Thursday, November 19, 2009

What to Expect When Expecting New Moon

By Caitlin Tadlock

I like Twilight, but being a college student makes me an objective Twilight fan.  I feel like I am separated from some Twi-hards in the sense that I know Twilight was a bad movie and am thoroughly aware that the books are at the 4th grade reading level.  With that in mind, this is a list of ten things to look out for when watching New Moon on Friday at the Globe Theatre.
1.)  Muscles in the Rain
Taylor Lautner and the rest of the Quileute boys will be showing off their muscles in rain-soaked Washington for the majority of the film for tween girl and twi-mom reasons.  Lautner will also be taking off his shirt every time Bella is in trouble, when he’s about to ride his motorcycle somewhere, or when there is a vampire in his midst.
2.) Kristen Stewart's performace is an A+
Kristen Stewart will do a great job acting out the depression her character Bella goes through when Edward leaves her.  One neat thing that Chris Weitz does is a 360 degree of Bella’s life without Edward as the seasons pass behind her.  Half of the movie will play out like a girl going through a heroine withdrawal.
3.) Bad acting
Dakota Fanning is not a cute 5 year-old anymore and I have noticed that people don’t realize this when they cast her in movies.  The werewolves are newcomers to acting and the movie clips shown so far present unprofessional and cheesy acting from the wolf pack.
4.)  Silly looking CG Wolves
My friend and I busted out laughing when we first saw Jacob Black transform into a werewolf.  It might have been the consensus that the werewolves were in no way scary. The first trailers from this summer and the ones now show a different Jacob wolf but it’s actually not any scarier.
5.) Better Tech Credits and Visual Effects
No matter what, the werewolves are going to look ridiculous because they’re CGI werewolves.  But, New Moon in the visual sense will be better looking all around without Catherine Hardwicke’s extreme close-ups and long moments of awkward silence.
6.)  Nauseating Fan Girl screams
If you can resist avoiding the theatre for the first seven or eight days there is a good chance you can avoid the twi-hard gasps and screams when Edward apparitions appear for two seconds at a time throughout the movie.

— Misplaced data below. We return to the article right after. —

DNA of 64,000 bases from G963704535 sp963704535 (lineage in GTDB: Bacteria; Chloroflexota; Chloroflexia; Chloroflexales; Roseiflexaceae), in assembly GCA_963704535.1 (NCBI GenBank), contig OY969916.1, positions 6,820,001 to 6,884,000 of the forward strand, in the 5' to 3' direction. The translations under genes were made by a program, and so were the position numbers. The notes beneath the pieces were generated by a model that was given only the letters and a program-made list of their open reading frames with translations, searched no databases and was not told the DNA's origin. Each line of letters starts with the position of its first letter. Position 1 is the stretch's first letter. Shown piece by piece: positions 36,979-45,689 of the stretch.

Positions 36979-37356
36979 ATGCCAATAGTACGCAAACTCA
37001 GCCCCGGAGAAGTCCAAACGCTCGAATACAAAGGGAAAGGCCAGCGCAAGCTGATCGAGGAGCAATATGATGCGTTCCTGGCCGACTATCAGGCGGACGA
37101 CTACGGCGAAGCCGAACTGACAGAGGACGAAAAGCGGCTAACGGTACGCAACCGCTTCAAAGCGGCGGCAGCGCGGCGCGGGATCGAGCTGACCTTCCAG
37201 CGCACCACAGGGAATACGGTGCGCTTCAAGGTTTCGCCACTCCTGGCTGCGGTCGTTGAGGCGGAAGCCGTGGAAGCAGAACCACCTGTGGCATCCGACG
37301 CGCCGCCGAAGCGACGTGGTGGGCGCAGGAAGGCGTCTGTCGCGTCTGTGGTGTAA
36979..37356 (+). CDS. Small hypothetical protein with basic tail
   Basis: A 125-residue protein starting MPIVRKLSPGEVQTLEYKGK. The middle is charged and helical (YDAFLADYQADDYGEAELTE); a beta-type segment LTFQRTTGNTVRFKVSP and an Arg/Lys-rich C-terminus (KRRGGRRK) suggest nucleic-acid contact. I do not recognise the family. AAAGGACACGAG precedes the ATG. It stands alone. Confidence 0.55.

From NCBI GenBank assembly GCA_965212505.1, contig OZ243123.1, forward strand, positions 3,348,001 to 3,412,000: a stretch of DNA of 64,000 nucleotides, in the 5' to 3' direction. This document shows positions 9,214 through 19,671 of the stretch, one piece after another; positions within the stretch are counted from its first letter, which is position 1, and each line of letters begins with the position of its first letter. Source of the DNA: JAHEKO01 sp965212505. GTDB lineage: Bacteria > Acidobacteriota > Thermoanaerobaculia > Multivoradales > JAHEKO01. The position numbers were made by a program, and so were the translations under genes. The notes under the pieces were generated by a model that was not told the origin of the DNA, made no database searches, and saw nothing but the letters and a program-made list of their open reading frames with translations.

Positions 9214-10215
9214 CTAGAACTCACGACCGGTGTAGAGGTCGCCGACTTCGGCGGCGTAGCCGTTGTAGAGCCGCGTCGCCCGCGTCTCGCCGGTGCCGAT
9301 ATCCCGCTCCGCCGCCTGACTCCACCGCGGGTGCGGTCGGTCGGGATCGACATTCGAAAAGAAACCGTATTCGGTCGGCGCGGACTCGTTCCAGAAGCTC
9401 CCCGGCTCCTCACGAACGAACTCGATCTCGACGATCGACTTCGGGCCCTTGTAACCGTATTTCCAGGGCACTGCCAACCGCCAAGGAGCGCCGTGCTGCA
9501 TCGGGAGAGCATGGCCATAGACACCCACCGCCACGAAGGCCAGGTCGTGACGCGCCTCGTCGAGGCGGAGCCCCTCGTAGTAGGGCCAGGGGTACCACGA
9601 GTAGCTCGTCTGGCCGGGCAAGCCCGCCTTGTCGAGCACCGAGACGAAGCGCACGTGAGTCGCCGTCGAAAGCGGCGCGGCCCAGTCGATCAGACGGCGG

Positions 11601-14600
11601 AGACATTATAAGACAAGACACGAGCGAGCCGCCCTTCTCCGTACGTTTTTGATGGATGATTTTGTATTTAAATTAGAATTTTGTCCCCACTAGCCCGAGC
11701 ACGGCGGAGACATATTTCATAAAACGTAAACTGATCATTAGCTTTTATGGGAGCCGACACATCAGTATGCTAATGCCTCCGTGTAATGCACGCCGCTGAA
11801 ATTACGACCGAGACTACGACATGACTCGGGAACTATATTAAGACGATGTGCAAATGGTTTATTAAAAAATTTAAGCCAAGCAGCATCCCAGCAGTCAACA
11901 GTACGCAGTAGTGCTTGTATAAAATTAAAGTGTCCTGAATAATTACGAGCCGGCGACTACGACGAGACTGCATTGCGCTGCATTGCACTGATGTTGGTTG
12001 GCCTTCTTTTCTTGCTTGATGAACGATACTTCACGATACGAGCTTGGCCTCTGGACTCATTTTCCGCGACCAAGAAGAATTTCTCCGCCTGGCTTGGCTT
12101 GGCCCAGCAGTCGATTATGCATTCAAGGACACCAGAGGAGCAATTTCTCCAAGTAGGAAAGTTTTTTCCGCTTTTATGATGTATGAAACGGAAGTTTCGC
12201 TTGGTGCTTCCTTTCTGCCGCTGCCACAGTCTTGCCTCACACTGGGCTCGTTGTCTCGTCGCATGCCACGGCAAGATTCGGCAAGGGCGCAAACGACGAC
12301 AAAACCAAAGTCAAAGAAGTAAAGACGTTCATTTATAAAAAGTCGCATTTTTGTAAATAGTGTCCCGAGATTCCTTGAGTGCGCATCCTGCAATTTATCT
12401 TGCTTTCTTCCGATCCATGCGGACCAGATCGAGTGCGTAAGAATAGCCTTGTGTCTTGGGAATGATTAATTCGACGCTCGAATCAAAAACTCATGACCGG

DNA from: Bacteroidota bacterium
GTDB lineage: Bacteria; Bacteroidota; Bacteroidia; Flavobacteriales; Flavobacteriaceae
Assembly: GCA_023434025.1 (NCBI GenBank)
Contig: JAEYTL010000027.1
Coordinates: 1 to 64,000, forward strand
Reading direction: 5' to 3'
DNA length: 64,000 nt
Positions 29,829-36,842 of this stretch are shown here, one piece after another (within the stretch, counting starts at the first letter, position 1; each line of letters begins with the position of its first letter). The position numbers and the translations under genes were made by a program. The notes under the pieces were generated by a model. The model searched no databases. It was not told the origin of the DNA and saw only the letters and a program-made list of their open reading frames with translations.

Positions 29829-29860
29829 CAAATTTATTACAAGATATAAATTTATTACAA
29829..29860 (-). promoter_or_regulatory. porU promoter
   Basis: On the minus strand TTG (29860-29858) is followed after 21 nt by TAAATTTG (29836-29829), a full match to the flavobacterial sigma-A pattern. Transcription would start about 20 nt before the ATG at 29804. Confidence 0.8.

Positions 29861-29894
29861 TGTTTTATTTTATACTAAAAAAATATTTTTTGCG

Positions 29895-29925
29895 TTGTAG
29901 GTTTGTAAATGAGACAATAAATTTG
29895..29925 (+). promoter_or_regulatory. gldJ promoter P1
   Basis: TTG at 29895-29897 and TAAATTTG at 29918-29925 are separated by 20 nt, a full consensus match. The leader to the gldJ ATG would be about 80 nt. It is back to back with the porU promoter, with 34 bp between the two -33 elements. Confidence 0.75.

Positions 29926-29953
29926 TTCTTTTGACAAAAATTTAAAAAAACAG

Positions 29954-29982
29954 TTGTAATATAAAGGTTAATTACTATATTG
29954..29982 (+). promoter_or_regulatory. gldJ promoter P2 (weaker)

7.)PG-13 Violence
More vampire be-headings will take place during New Moon.  Also expect a ton of werewolf fights, Volturi fights, renegade vampire fights and a Jacob v. Edward showdown.
8.)  Better Sparkles?
With better special effects come better sparkle effects from Edward…Let’s hope.

9.) Kill yourself scenes
New Moon is going to be depressing no matter how you look at it.  Get ready for the saddest 2 hours and 2 minutes of your youth, besides when you get broken up with in real life.
10.) The Eclipse trailer in front of New Moon
a.    Just kidding, but the Remember Me trailer starring Robert Pattinson will be.

Celebrating the Life and Death of Geocities

By Caitlin Tadlock

October 26, 2009, marked the last breath of Yahoo’s website maker Geocities. No more “.GIF” roses or stars around banner advertisements and no more polyphonic background music when you visit your favorite boy band fan site.

It is obvious as to why Geocities has closed its doors, since there are so many better webpage builder options out there, but why not keep it around for historical web reasons? That is what groups Archiveteam and have been doing since the announcement of Geocities’ demise. The two archival web groups came together to track down as many Geocities web pages as possible to file them away for public viewing records.

My first Geocities experience started with building a fan page dedicated to the Mickey Mouse club in 1997 or 98, and of course my second one was for The Backstreet Boys. The background was black and I had tiny GIF sparkles flashing around the locks of bad hair from the Backstreet Boys. I stopped updating my fan pages when I gained musical taste and when they made me pay to have a certain amount of JPEGs stored on their website.

The following are students’ reflections of Geocities webpages: